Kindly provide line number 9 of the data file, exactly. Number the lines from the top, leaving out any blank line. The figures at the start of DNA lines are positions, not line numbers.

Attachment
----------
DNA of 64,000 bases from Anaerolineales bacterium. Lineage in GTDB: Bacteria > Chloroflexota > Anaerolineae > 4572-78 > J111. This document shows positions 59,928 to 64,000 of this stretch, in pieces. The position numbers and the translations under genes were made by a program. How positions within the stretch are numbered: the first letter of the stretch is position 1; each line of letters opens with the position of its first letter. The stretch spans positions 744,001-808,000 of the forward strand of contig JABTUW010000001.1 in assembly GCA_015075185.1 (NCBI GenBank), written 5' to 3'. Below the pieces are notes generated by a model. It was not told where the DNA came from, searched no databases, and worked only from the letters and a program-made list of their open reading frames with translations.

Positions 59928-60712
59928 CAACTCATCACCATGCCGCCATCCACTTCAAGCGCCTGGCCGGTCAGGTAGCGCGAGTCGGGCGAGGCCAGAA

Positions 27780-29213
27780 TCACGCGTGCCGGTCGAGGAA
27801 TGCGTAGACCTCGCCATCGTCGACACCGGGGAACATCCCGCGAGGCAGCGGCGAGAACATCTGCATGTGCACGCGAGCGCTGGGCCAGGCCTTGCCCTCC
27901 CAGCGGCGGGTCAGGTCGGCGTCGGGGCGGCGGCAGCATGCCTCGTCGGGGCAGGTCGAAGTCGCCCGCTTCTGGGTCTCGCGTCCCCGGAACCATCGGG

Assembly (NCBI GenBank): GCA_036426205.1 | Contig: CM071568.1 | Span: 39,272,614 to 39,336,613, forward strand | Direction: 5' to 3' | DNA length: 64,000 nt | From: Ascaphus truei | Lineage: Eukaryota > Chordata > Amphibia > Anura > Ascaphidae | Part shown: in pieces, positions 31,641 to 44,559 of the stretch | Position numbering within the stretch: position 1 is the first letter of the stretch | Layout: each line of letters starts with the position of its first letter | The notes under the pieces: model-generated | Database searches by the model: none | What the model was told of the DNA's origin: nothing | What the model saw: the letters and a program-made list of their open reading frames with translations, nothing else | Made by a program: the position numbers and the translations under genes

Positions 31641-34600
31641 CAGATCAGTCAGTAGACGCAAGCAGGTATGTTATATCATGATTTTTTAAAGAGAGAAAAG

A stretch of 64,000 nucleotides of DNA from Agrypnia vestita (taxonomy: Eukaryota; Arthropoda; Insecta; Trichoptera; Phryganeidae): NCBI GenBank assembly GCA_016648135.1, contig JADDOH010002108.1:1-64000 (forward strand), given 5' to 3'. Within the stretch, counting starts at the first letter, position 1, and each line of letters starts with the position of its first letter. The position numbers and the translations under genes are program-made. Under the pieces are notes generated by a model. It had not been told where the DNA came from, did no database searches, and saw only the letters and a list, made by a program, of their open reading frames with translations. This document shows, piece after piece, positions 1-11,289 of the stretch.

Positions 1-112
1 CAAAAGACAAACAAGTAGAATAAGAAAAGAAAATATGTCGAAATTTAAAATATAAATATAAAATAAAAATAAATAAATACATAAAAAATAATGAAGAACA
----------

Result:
Positions 31641-34600